Treasurer Joe Hockey's speech at the Lowy Institute today picked up on, and in some areas expanded upon, many of the issues raised in Prime Minister Abbott's G20 address in Davos.
As Mike Callaghan noted of the Prime Minister's comments in Davos, the Treasurer's speech bore the imprint of its deliverer, rather than of a team of officials. If Australia's presidency of the G20 is to actually achieve anything, such personal involvement is both necessary and positive. Nothing much will happen at the G20 without the personal drive of the Australian prime minister and treasurer.
So it was not surprising to see Hockey leveraging off his recent passion for the end of 'the age of of entitlement': 'Individuals must do more for themselves, they must become more self-reliant', he said today.
Such statements point to the determination of the Coalition government to frame the post-crisis economic malaise as the result of business being crowded out by high-spending, over-regulating and high-taxing governments, and that the solution is to put business at the centre of the recovery narrative.
But there was also a suggestion that the business sector had important responsibilities, including in the area of combating tax avoidance and evasion:
...the business sector must shoulder more of the burden. It must restore corporate accountability, and rely less on government assistance. It must stand on its own feet, and it must pay its fair share of tax.
The Treasurer has clearly gained a stronger understanding of the internal workings of the G20 since his November 2013 comment that he had 'underestimated the size of the G20 leadership task'. Today, he emphasised the importance of building strong personal relationships with his G20 colleagues, noting that 'building trust and empathy is a key part of how the G20 actually works.'
In many respects, the speech was targeted to a domestic audience (as is the prerogative of political leaders), very few of whom are as obsessed with the G20 as your humble author. However, the question for G20 observers from around the world (not least the Treasurer's overseas counterparts) will be 'just what G20 issues will the treasurer (and prime minister) use these personal relationships built upon and trust and empathy to pursue?'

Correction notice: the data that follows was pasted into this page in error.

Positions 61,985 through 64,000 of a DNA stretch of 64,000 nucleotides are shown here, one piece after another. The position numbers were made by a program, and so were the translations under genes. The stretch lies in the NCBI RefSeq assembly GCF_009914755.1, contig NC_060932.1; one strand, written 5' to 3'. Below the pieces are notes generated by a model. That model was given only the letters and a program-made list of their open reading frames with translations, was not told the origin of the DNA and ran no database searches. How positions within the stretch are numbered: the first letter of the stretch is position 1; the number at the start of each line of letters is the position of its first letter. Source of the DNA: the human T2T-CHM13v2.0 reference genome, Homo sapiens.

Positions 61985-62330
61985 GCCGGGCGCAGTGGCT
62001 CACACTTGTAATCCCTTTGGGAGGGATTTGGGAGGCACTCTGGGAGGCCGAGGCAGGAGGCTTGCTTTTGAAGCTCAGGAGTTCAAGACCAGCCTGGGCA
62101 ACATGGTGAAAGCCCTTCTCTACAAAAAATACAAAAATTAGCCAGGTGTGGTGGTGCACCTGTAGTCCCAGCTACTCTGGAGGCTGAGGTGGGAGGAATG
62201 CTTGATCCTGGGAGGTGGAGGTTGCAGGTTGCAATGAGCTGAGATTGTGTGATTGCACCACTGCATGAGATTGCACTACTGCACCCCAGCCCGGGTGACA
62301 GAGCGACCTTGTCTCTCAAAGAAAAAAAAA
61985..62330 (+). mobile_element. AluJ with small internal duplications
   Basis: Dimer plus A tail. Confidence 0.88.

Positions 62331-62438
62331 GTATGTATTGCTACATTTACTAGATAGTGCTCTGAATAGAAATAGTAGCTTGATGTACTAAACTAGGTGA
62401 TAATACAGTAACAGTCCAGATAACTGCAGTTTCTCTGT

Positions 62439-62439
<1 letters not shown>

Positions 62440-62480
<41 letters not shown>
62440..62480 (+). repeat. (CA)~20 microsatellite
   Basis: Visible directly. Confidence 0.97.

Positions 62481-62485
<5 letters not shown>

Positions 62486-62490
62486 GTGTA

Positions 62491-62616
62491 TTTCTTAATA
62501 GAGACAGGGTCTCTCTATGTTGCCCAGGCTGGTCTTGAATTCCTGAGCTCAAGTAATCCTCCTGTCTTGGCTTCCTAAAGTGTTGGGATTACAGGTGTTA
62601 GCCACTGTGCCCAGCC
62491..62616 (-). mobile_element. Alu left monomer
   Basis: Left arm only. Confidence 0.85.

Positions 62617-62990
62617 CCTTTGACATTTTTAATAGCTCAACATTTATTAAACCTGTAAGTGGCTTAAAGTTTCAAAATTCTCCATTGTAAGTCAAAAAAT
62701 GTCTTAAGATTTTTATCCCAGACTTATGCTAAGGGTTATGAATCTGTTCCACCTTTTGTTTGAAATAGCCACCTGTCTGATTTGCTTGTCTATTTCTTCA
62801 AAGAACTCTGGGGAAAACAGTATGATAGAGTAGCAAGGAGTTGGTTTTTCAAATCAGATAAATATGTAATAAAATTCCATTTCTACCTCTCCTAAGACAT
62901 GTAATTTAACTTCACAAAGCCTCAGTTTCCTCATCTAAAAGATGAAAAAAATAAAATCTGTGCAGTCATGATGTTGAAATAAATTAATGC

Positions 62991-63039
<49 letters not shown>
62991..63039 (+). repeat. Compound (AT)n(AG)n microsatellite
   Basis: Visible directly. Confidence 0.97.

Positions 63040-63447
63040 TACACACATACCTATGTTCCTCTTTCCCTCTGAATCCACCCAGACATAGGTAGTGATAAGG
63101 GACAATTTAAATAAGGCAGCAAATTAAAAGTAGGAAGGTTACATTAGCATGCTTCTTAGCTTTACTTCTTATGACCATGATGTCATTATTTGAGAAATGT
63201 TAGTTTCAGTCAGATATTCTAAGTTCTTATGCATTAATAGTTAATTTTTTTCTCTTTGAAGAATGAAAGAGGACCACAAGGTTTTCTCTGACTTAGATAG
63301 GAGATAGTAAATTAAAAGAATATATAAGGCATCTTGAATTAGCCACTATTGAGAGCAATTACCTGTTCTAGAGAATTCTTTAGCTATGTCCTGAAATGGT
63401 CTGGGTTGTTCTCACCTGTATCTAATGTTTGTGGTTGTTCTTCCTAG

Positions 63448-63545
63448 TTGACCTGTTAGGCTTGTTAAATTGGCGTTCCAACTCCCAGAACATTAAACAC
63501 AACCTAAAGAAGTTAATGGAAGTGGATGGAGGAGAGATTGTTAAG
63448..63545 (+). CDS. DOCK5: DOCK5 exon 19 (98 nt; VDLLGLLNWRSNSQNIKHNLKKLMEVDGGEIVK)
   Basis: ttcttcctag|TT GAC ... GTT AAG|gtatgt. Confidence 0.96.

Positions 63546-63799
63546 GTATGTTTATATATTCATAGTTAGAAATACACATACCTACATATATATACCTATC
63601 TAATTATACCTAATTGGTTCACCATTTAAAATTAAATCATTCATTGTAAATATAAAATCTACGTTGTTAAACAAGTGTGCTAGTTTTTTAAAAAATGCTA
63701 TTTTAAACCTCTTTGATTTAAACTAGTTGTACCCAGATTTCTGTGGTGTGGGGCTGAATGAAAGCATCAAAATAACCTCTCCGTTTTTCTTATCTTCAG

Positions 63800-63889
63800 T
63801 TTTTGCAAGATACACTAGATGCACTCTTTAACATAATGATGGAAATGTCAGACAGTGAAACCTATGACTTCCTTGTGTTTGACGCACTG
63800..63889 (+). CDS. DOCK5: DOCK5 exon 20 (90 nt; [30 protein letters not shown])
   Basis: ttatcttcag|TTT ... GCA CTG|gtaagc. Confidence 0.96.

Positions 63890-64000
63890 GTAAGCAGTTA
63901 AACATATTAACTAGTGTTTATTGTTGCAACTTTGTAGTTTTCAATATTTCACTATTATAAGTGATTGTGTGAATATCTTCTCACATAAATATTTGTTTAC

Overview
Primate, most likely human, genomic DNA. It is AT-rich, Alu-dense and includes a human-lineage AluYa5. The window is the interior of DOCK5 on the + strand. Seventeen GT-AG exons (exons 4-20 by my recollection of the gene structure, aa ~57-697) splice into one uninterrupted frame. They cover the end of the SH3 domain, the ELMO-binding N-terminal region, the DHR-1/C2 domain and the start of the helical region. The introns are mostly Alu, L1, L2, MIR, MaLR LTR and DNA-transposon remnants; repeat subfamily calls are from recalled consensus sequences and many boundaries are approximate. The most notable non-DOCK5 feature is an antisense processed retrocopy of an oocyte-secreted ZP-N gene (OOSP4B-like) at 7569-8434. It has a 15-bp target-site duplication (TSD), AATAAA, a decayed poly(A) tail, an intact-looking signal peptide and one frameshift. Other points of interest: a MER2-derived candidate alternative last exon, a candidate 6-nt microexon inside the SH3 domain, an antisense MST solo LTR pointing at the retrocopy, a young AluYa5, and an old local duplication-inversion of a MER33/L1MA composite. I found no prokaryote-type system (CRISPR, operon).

On the financial and economic policy front, we will likely be much clearer on Australia's priorities by the conclusion of the first finance ministers' and central bank governors' meeting on 23 February. But based on Hockey's speech today, the topics on the agenda will include:
- Deep structural micro-economic reforms.
- The tapering of quantitative easing by the US Federal Reserve, which is causing concerns for some emerging market economies.
- Investment promotion, particularly with regards to infrastructure.
- Pressuring the US Congress into passing the 2010 IMF reform package.
- Developing a tax framework 'fit for the 21st century'.
- Advancing the Financial Stability Board's financial regulatory reform agenda.
These are all noble objectives and we await the detail on how they will be progressed.
The final comment I would make is on a revelation that surfaced in the Q&A (podcast will be available on the Lowy Institute's website soon), when Mike Callaghan questioned whether the Treasurer would seek to emulate the Prime Minister’s Davos commitment to produce a leaders' communiqué of no more than three pages'. To which the Treasurer competitively responded: 'we’ll do better than that.' The Treasurer has thrown down the brevity gauntlet. Can he deliver at the first finance ministers' and central bank governors' meeting in a fortnight?